In the US, one source has said that the number of deaths ‘from’ Covid-19, as opposed to the number of deaths of people ‘with’ Covid-19 is vanishingly small, probably less than 10%. Presumably we can apply the same comment to recorded cases (link to embedded video: https://tinyurl.com/y83vtm3w).
Some quick comparisons: globally, nearly a million people die of malaria every year. 1.5 million people die of TB. Nearly 800,000 die of HIV, despite enormous sums of donor funding being poured into this single disease. There are no vaccines for any of these diseases, or for most of the big killers, although many are preventable.
Taylor complains of politicization of statistics and media in Tanzania. He writes: “Controlling the narrative means silencing facts that contradict the official line.” Taylor believes that statistics about Covid-19 are no exception. No doubt, Taylor is right.
Fear-mongering is not exclusive to African leaders or media. Many of the current lockdowns in the UK, US and elsewhere are based on making people feel afraid to go about their normal day to day lives; they are made to feel ashamed if they have the temerity to ‘contravene’ government guidelines in the slightest way.
According to Taylor, Magufuli has “emphasised the importance of working hard, keeping the economy going strong, and maintaining a healthy supply of food and other goods.” He finishes with a couple of facile comparisons with the 1918 ‘Spanish’ flu epidemic, and the Maji Maji Rebellion in 1905.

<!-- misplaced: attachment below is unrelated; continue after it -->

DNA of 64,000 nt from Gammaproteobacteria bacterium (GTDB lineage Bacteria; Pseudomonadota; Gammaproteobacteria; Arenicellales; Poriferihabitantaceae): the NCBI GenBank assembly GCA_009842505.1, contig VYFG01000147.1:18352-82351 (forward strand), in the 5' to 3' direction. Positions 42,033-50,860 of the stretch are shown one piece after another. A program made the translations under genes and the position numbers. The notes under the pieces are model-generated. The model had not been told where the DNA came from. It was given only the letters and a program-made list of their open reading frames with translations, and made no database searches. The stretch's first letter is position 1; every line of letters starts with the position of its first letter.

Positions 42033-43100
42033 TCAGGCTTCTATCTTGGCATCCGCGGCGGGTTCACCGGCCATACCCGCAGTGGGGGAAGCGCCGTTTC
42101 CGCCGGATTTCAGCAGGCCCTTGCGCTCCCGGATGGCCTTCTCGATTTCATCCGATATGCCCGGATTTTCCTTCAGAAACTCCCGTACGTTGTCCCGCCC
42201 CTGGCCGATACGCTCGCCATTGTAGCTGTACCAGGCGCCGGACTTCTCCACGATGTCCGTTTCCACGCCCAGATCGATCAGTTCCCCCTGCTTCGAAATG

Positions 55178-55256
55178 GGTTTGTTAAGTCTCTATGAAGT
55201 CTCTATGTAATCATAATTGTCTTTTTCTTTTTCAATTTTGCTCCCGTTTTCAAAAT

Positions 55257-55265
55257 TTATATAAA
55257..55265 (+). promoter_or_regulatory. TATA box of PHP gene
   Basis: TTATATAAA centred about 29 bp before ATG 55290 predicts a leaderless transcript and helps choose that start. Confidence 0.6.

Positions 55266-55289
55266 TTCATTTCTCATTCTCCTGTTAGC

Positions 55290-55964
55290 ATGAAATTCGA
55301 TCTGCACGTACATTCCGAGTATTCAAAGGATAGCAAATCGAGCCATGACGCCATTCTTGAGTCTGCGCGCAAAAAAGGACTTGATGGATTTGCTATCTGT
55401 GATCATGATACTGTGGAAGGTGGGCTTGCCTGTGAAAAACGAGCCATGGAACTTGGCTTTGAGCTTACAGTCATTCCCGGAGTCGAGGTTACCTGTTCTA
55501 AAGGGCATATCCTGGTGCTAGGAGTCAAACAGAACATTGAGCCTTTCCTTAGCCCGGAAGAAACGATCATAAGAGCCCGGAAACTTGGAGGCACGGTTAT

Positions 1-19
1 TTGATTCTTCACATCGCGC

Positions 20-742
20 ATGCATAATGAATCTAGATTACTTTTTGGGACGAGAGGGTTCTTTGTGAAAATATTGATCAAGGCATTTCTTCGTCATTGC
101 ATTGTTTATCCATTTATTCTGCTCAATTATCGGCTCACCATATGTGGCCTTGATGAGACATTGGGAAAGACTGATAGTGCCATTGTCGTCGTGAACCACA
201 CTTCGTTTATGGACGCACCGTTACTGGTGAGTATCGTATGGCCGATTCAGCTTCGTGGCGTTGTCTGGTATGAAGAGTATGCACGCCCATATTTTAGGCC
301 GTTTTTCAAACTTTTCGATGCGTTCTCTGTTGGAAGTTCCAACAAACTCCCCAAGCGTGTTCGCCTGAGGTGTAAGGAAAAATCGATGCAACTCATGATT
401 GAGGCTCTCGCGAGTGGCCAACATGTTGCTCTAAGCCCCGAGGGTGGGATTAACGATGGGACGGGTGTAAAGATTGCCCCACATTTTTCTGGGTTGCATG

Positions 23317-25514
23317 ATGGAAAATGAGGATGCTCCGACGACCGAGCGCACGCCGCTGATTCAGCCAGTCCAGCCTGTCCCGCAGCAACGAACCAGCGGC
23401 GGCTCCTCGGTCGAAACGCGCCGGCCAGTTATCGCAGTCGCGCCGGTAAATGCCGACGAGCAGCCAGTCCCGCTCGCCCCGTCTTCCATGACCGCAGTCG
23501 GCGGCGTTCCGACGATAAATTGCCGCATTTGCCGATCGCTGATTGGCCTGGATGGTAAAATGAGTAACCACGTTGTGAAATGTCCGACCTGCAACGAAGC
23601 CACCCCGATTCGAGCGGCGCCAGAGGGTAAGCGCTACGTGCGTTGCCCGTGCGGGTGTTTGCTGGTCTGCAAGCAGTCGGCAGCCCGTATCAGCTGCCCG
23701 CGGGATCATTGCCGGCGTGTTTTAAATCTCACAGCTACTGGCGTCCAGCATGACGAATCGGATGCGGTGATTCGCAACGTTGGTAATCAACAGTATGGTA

Perhaps Magufuli’s critical stance towards Covid-19 would be more constructively contrasted with his far less critical stance towards HIV. 1.6m Tanzanians are living with HIV, 24,000 people died from HIV in 2018 and there were 72,000 new infections.
If the president had said what the WHO and UNAIDS have known for several decades, that crumbling and unsafe healthcare infrastructures are probably responsible for more HIV infections than heterosexual sex, they could have started reversing this trend long ago.
Magufuli went along with other high HIV prevalence countries, took the considerable amounts of money offered, and allowed the epidemic to continue, although incidence has been dropping slowly since the 1990s.
Magufuli is no public health expert, and I don’t think he claims otherwise. But the ongoing response of many countries to Covid-19 is not a viable option, and it’s good to hear that a (very) few countries are saying so. I hope the president does ask for help, given Tanzania’s lack of healthcare capacity and poor health infrastructure.
There are plenty of issues Taylor could have looked at before wagging yet another neo-imperialist finger at Magufuli, but here’s just one: with an estimated 800 million people affected by hunger every year, globally, and over 9 million people dying of starvation, closing down any of the fragile African economies is not a viable option.